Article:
Suds

Written by Steve Gundersen, Bryan Scott, Melinda Gild & Javier Velasco
Directed by Brian McKay
Choreographed by Marc Richard
Musical direction by Alan Moon
Performed by Karen Coughlin, Michael Torontow, Shannon McCaig, Regan Thiel
Carousel Playhouse
Hiawatha Slots, Sarnia
March 1 to April 10, 2005
Reviewed by Mary Alderson

Doin’ the laundry

Just down the 402 at Hiawatha Horse Park Slots, a new professional theatre has opened – which is really big news in the entertainment world. The Carousel Playhouse is using the grandstand at Hiawatha to present “Suds”, a comedy chock full of 60’s music.

“Suds” is the story of Cindy, who works at the local Laundromat in the early 1960’s. Her life takes a nasty turn when her cat dies and her pen-pal boyfriend dumps her for someone with better penmanship. So she tries to commit suicide by wrapping her dirty laundry around her neck and sticking her head in the washer. Fortunately, her guardian angels show up to save her – the brash Marge with big red hair, and the cutesy Dee Dee. Through a series of 60’s songs, Cindy’s life is saved: There’s Always Something There to Remind Me, Baby It’s You, Don’t Make Me Over, Say A Little Prayer, Do Wah Diddy, The Locomotion, The End of The World, Sweet Sixteen, I Will Follow Him, These Boots are Made for Walkin’, and more and more…..

A high energy, talented cast makes “Suds” fun. Michael Torontow, who plays all the male parts in “Suds”, is here after appearing as Link Larkin in the Toronto production of Hairspray. He was excellent in every role, from the Maytag repairman, to the nerd with excess saliva, to Johnny Angel.

The three female characters harmonized very well on the 60’s tunes – Karen Coughlin as Cindy, Shannon McCaig as Marge and Regan Thiel as Dee Dee. Ms. McCaig will be familiar from her roles in Soup du Jour and The Last Resort at Victoria Playhouse Playhouse Petrolia, and spent last summer at the Shaw Festival. Ms. Thiel was seen recently as Jo in Little Women at VPP.

The showstopper was Ms. McCaig’s rendition of “You don’t have to say you love me.” In her role as Marge she was slightly reminiscent of a brassy Bette Midler.

There may be problems for the fledgling Carousel Playhouse – the venue just isn’t conducive to professional shows. With tables for six set up perpendicular to the stage, half the audience has their backs to the performers. The space is crowded, so turning the chair is awkward, and heads can block the view. I know they’d lose some seating, but moving the tables parallel to the stage and having the chairs face the actors would be more comfortable.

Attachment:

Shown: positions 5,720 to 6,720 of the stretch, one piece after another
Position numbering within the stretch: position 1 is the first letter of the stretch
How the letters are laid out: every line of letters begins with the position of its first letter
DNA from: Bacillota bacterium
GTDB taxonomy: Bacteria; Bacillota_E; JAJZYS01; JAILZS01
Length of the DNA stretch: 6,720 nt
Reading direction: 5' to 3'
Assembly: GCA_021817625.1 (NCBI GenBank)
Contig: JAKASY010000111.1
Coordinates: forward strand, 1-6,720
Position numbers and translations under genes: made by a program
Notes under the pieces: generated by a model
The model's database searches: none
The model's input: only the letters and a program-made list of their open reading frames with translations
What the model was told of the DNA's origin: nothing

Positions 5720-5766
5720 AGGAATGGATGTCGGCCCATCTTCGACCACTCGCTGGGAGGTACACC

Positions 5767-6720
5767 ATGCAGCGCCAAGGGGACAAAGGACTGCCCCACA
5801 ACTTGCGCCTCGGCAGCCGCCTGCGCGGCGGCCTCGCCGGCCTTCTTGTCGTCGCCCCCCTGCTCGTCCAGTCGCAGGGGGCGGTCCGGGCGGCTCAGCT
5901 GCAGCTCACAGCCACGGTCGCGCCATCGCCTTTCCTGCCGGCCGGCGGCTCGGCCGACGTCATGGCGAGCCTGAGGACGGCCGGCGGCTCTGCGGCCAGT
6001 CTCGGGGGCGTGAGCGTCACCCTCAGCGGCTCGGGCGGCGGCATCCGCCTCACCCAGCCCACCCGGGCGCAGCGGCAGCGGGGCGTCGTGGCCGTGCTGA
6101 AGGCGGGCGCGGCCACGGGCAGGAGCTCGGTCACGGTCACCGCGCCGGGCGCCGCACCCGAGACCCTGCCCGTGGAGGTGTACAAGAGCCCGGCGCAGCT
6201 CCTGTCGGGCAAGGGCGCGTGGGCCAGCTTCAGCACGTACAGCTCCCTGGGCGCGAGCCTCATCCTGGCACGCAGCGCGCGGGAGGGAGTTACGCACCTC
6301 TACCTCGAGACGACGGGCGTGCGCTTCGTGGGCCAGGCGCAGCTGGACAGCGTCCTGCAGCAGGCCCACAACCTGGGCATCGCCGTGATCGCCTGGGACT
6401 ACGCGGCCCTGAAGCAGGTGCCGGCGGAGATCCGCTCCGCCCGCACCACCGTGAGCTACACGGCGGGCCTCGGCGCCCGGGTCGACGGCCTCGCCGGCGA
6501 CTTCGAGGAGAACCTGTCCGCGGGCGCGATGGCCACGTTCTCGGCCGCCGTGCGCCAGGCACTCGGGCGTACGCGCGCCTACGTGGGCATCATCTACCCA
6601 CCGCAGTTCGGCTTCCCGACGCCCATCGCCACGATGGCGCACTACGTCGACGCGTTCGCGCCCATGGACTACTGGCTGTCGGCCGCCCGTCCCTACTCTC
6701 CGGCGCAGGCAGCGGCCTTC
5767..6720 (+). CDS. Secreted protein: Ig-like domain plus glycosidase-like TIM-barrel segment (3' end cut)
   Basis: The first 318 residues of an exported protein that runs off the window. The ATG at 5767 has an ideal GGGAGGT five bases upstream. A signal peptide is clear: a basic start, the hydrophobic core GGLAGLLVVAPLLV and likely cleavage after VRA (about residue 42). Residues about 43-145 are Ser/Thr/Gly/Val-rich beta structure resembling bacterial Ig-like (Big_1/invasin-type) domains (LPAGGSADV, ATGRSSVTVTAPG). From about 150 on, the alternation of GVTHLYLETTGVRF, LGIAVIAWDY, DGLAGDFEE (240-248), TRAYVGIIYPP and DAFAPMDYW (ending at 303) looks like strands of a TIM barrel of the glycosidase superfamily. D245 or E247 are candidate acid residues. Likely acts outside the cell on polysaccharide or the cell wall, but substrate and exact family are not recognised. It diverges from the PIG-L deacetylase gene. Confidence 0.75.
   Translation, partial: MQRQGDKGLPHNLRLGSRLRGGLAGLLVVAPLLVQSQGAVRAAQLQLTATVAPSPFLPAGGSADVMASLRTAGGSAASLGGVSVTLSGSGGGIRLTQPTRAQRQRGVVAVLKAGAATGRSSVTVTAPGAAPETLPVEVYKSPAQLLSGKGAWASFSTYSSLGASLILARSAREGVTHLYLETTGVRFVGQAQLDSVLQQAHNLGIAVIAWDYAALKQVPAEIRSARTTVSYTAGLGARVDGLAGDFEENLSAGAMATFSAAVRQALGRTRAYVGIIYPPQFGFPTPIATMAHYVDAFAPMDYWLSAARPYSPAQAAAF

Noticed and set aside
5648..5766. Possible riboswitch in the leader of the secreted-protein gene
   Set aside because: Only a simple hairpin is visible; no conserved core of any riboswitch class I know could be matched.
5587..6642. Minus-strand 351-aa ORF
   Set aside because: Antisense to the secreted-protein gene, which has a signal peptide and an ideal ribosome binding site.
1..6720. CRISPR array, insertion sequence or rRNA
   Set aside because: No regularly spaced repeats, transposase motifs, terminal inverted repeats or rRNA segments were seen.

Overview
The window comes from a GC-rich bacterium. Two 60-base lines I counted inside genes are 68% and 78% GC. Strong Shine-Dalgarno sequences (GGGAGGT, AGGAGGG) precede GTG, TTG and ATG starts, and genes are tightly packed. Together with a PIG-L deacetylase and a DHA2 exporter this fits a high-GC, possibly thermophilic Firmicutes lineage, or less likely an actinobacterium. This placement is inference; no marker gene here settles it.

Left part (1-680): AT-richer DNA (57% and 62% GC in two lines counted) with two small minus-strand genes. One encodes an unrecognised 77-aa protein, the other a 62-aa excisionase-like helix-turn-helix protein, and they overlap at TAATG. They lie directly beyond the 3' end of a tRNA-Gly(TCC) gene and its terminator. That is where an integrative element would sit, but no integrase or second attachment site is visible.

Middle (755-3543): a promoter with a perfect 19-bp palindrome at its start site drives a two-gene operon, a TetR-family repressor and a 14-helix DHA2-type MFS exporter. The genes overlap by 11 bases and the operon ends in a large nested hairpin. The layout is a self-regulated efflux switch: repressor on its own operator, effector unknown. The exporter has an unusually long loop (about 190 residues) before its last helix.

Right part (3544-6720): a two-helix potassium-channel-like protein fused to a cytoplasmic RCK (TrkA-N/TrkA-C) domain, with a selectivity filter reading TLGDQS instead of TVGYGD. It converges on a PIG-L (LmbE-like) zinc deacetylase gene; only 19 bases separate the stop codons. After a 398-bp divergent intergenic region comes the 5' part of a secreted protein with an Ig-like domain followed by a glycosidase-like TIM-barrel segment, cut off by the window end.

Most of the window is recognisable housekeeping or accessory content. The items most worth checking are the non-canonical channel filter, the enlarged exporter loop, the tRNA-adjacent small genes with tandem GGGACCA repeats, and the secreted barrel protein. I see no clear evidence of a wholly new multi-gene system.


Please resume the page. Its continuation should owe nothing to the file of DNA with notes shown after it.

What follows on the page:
And thank you for removing the TV monitors which are there for horseracing, but have been a hindrance when I’ve previously attended concerts. Please get rid of the Plexiglas shields, too – do they think the audience is going to fall over the rail?

The theatre is catering to the matinee crowd and offering buffet lunches, which should be a great way to attract tour buses. But, at the evening performance, they were providing popcorn. It’s a bit disconcerting to hear “crunch, crunch, crunch” all around, when a show is in progress. By contrast, at the Grand, artistic director Susan Ferley asks everyone to unwrap their cough candies prior to the start of the show so the crackling cellophane doesn’t cause distractions. Food & drink are generally a no-no when professionals are on stage.

There are other problems with the racetrack location – while “Suds” would be a great family show, no one under age 19 is admitted to the racetrack/casino. This means that the show is closed to school groups, too. Theatre backers are trying to find a way to rectify this.

Despite these problems, which we hope are just growing pains and will eventually be ironed out, it’s very exciting to have a new professional theatre in the area. Go see “Suds” for a good time.

My apologies to the excellent cast – I wanted to give you a standing ovation, but it’s difficult to stand when you’re seated at a table.

“Suds” continues at the Hiawatha Horse Park Slots at Sarnia’s east end until April 11, with five matinees and three evening shows per week. Call the box office at 1-866-827-1010.

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